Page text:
Education think tank, Africa Education Watch, is admonishing the West Africa Examination Council (WAEC) to stop the use of supervisors from the Ghana Education Service (GES) and solely use external supervisors during the West Africa Senior School Certificate Examination (WASSCE).
The group made the call at the launch of its 2022 WASSCE monitoring report.
“The low number of supervisors that were appointed by WAEC was a huge challenge in the supervision of the just-ended WASSCE. WAEC must end the use of GES staff as supervisors and use external agents to supervise the WASSCE”, Programme Officer at the Africa Education Watch, Kwasi Nimo Jnr. stressed.
He also said, findings showed that centers that had GES supervisors recorded high cases of exam malpractice.
This he says is problematic as the country strives to fight the canker of examination malpractices, hence, the reversal of the practice.
“GES staff cannot be made to supervise their own students with an interest for them to pass to enhance their own KPIs. This is what we are recommending because our monitoring report showed that, whenever there are WAEC supervisors on the ground, there is orderliness and no cheating”.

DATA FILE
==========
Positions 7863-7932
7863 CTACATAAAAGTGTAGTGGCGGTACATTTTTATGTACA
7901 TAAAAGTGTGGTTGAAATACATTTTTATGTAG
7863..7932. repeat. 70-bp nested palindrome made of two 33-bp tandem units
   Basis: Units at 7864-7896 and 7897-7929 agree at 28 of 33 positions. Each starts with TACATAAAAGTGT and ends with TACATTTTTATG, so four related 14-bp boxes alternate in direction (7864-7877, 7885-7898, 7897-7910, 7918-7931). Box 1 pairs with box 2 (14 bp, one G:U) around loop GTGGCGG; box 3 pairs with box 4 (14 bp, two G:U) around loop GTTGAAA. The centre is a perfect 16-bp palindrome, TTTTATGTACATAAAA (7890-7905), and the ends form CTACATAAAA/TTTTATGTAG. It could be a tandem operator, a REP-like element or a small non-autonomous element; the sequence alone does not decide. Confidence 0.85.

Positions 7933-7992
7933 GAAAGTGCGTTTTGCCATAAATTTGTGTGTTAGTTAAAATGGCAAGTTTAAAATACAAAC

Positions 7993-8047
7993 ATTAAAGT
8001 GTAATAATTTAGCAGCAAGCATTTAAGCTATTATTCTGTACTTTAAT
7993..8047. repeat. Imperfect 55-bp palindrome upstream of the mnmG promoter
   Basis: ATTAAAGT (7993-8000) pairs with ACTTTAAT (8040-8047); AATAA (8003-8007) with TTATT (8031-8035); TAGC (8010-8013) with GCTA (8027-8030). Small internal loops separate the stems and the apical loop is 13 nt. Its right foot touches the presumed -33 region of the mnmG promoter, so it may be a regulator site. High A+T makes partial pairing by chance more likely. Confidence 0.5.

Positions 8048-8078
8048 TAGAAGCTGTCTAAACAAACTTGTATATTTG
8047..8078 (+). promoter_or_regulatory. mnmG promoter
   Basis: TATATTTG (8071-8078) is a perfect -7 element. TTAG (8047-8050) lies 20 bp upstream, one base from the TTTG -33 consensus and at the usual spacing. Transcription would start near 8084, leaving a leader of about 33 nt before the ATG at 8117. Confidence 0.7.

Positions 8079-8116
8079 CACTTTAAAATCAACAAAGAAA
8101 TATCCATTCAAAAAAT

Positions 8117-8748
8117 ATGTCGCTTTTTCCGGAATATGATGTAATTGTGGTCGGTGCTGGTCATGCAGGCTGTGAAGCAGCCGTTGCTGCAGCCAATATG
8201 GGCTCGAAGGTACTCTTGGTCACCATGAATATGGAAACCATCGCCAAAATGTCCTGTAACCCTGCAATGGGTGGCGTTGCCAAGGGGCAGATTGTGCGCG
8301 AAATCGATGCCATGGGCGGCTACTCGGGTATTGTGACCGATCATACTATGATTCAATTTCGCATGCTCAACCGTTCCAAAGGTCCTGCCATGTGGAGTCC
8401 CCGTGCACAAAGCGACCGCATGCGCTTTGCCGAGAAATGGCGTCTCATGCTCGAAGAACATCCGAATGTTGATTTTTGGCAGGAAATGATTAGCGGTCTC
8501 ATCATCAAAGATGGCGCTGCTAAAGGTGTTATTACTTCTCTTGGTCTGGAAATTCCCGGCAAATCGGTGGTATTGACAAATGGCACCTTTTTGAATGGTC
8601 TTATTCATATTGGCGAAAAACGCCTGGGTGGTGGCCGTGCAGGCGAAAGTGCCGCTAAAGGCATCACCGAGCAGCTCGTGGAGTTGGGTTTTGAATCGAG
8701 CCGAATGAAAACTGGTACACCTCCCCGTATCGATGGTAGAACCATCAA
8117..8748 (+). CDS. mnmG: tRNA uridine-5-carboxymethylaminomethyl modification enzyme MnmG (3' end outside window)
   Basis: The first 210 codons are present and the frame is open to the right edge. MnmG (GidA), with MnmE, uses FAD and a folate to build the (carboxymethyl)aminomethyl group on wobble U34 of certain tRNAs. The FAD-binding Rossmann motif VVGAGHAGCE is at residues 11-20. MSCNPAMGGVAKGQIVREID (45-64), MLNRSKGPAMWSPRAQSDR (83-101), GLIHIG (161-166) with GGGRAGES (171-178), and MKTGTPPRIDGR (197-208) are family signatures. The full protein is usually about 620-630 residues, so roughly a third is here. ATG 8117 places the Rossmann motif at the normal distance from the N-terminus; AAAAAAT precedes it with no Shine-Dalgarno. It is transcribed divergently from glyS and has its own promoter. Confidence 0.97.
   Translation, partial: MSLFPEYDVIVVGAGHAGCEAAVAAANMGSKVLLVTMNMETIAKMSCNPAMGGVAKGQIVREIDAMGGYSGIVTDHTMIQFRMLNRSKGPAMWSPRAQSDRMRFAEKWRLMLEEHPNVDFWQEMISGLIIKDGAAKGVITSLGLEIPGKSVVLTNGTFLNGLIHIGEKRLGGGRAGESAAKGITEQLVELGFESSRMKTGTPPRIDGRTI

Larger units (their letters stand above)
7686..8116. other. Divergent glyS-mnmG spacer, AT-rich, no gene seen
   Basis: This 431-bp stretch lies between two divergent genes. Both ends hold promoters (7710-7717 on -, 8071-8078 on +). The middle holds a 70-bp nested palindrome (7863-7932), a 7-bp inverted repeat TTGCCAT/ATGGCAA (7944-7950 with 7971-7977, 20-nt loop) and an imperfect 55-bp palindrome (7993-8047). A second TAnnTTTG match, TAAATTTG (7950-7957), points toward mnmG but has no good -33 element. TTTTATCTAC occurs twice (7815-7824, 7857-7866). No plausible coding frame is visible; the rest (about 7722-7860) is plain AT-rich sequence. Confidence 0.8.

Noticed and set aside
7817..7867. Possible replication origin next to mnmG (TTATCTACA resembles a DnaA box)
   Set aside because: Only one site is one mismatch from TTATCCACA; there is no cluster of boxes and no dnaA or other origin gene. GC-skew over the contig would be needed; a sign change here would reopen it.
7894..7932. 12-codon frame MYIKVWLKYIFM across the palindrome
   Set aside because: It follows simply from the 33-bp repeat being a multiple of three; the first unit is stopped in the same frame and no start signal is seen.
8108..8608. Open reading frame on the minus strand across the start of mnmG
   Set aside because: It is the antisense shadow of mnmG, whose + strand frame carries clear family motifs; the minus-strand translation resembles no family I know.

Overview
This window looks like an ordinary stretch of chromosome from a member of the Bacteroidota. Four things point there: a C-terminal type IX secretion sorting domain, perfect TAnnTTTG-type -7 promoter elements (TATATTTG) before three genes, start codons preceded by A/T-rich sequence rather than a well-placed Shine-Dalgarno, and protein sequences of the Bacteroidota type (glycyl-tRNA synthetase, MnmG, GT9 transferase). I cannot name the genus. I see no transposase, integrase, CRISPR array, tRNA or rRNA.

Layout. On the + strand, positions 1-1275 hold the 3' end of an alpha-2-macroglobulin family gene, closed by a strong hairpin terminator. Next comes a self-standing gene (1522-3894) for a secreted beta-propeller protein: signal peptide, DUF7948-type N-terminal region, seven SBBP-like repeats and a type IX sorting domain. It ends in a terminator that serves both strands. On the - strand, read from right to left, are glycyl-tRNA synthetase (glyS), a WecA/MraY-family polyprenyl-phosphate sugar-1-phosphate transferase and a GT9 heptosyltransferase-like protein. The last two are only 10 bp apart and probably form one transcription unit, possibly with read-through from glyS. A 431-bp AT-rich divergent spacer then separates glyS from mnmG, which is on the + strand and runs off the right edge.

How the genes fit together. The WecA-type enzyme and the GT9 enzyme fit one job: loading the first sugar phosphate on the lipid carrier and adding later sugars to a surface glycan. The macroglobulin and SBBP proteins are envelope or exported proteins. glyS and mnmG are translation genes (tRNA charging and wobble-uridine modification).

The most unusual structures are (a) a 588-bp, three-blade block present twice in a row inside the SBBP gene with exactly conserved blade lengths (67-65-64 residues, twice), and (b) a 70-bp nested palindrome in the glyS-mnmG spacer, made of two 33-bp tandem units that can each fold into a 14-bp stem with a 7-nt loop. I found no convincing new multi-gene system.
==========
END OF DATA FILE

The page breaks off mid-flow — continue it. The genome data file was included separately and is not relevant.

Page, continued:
The education think tank added that the Ministry of Education (MOE) and WAEC should re-negotiate the fees for invigilators and supervisors to realistic levels and ensure prompt payments.
The report revealed that the involvement of the Bureau of National Investigations (BNI) contributed greatly to the low incidence of question leakages.
It also called on the Ministry of Education to explore the possibility of providing access to market-led, pre-university distance programs for candidates who score at least E8 in all subjects to improve and pursue other careers.
Some teachers don’t even want to invigilate because it takes too long for WAEC to pay them after invigilation, an amount which is also taxed at the end.